Fifth Circuit Opines On Chapter 11 Voting Process

The Fifth Circuit Court of Appeals recently determined the issue of whether a chapter 11 plan that artificially impairs a class of creditors for purposes of complying with section 1129(a)(10) of the Bankruptcy Code is confirmable.  See Western Real Estate Equities, L.L.C. v. Village at Camp Bowie I, L.P. (In re Village at Camp Bowie I), No. 12-10271, 2013 WL 690497 (5th Cir. Feb. 26 2013).  In doing so, the Fifth Circuit adopted the approach used by Ninth Circuit Court of Appeals, allowing artificial impairment in certain instances, especially when a plan is feasible and submitted with a good faith purpose to reorganize.


The Debtor, Village at Camp Bowie I, owned a parcel of real estate in west Fort Worth Texas, consisting of unimproved land and several buildings, which were leased out. The Debtor acquired the property by investing $10,000,000 of its own capital and financing the balance of the purchase price through short-term loans, which were secured by the parcel of land.

After a series of defaults on the loans, the secured lender eventually sold and assigned the loans to Western Real Estate Equities, LLC at a discount.  Western purchased the loans with an eye towards displacing the Debtor as the owner.  Indeed, immediately after acquiring the loans, Western posted the real estate for non-judicial foreclosure.

The day before the foreclosure sale, the Debtor filed for chapter 11 bankruptcy, thereby staying the foreclosure sale. As of the filing date, the Debtor owed an outstanding balance of approximately $32 million to Western and also owed approximately $60,000 in unsecured debt to 38 trade creditors.

Relief from Stay

Shortly after the bankruptcy filing, Western motioned the bankruptcy court to grant relief from the automatic stay.  Section 362(a) of the Bankruptcy Code provides an injunction (or automatic stay) against the commencement or continuation of an action or proceeding to recover on a prebankruptcy claim, including a foreclosure proceeding to satisfy a debt with pledged property.  Section 362(d)(2) of the Code provides, however, that a creditor may request that the bankruptcy court “lift” (i.e., grant relief from) the automatic stay if (a) the debtor does not have equity in the property being targeted and (b) such property is not necessary to an effective reorganization.

In the Village case, the bankruptcy court refused to lift the stay, finding that, since the real estate was worth $34 million, the Debtor, in fact, had equity in the property, because such value exceeded the outstanding debts owed to all creditors.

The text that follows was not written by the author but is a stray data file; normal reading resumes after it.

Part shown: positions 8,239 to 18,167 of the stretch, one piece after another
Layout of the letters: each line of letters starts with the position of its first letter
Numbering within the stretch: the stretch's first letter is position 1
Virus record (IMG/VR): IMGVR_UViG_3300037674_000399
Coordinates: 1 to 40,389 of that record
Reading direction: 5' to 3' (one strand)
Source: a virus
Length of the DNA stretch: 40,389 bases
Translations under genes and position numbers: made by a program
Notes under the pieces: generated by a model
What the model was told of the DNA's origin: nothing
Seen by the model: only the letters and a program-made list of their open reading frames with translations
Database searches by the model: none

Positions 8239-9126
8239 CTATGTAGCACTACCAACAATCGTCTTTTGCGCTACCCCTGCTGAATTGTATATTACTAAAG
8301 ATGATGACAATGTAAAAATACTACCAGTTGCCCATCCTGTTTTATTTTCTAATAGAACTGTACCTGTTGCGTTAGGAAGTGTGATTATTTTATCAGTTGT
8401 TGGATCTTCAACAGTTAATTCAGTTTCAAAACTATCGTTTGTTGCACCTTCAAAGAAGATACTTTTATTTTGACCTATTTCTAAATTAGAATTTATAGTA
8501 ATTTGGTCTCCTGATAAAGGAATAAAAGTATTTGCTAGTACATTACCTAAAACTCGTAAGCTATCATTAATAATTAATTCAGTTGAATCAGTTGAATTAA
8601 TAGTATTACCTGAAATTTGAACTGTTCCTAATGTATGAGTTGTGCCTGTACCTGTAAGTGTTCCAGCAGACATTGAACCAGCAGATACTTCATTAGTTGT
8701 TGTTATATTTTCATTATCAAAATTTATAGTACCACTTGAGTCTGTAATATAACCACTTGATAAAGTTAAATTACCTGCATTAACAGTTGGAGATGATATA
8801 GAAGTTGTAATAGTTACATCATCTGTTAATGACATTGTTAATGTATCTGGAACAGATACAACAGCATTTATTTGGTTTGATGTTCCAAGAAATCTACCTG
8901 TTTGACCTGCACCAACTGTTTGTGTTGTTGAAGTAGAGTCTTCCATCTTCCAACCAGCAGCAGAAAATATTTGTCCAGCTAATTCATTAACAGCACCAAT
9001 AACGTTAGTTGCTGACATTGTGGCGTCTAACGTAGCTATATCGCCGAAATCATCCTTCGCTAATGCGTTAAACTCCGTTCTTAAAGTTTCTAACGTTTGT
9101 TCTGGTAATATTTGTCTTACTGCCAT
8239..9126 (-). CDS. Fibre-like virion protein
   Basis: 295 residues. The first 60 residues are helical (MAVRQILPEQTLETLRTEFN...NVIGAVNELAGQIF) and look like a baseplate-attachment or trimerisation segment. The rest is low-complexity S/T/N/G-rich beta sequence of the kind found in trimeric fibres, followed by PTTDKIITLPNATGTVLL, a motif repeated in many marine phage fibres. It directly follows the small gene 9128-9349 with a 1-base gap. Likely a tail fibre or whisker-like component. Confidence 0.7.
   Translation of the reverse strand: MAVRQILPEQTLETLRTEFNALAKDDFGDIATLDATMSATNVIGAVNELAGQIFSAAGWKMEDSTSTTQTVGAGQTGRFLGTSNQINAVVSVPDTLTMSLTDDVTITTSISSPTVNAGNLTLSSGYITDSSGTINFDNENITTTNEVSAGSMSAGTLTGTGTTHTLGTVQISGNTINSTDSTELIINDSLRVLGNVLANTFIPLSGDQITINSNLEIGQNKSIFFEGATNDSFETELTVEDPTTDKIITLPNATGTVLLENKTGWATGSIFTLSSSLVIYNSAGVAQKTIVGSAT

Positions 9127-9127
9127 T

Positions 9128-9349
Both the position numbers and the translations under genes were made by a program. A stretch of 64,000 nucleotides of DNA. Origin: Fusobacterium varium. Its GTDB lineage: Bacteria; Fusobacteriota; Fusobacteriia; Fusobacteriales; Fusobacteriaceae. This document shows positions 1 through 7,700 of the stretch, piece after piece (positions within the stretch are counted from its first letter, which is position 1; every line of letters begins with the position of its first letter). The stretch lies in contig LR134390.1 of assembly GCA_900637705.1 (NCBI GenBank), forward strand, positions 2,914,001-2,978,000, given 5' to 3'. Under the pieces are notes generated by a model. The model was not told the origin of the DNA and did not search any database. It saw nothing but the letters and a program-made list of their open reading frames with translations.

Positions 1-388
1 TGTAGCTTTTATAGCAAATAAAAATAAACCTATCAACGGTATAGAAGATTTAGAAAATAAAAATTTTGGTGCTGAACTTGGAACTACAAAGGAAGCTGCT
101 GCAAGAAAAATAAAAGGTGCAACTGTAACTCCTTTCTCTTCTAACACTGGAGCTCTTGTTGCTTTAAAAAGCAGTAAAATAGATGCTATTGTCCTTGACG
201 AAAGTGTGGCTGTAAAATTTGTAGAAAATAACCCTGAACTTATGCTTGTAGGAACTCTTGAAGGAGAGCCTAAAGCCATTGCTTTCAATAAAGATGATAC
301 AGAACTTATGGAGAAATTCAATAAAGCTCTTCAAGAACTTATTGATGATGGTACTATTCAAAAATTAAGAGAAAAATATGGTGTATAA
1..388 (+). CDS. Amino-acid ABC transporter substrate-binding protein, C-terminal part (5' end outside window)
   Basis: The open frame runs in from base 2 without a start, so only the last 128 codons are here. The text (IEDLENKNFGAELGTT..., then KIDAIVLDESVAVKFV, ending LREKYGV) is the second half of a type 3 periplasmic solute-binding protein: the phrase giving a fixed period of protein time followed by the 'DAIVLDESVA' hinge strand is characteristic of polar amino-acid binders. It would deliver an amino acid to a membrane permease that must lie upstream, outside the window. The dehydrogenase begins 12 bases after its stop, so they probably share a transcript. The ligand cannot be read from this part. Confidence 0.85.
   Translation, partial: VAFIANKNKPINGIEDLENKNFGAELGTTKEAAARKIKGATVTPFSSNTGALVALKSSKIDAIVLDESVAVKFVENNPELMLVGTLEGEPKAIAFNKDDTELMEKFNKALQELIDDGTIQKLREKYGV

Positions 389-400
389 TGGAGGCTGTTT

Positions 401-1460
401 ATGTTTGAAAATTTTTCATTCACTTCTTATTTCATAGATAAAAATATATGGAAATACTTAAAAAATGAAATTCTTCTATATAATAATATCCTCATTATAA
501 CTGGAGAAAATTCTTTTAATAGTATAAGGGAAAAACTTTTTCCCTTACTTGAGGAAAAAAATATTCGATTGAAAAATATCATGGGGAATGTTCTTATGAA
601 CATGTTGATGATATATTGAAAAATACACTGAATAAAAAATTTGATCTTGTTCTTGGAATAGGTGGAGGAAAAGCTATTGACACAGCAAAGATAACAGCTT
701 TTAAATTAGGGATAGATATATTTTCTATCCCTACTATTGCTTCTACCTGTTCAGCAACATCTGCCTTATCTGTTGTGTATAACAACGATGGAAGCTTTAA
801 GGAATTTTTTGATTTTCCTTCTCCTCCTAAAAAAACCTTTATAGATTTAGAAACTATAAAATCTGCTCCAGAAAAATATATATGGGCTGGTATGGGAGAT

Plan Confirmation

The majority of the opinion actually focuses on the process used by the Debtor to confirm its plan of reorganization.  The Debtor’s final plan contained the following components:

  • Western would receive a new five-year note in the amount of its claim, with interest accruing at 5.84% and a balloon payment at the maturity date;
  • Unsecured trade claims would be paid in full within 3 months of the effective date, but would not receive any interest; and
  • The Debtor’s prepetition owners and related parties would infuse $1.5 million in exchange for retaining equity in the Debtor.

Section 1129 of the Bankruptcy Code contains the requirements for a plan of reorganization to be approved (a.k.a. confirmed) by a bankruptcy court.  A plan normally divides creditors into various classes of claims, like secured, priority and unsecured nonpriority claims, and specifies the treatment for each class of claims.  For purposes of confirming a plan, section 1124 explains that a plan impairs a class of claims unless “it leaves unaltered the legal, equitable and contractual rights” of the claim holders.  In this case,  there were two impaired classes under the plan, Western’s and the unsecured trade creditors’, as each of the claims in each class was altered, albeit slightly in the instance of the unsecured creditor class.

Each impaired class of claims is entitled to vote on a plan, and Village‘s case both impaired classes voted on the Debtor’s plan, although in opposite directions.  In cases where a plan proponent does not receive approval of all impaired classes, it can still move to “cram down” its plan on a dissenting class of creditors by satisfying certain tests found in section 1129.  One of the tests is that “at least one class of claims that is impaired under the plan has accepted the plan.”  11 U.S.C. § 1129(a)(10)

In the Village case, in addition to rejecting the plan within its class, Western objected to confirmation of the plan on the basis that the Debtor “artificially” impaired the unsecured creditor class by not paying unsecured creditors in full, with interest, upon confirmation of the plan, even though the Debtor had sufficient funds to do so.  Western argued that, absent this artificial impairment, the Debtor’s plan would not have complied with section 1129(a)(10) of the Code, which requires that at least 1 impaired class of creditors vote in favor of a plan of reorganization.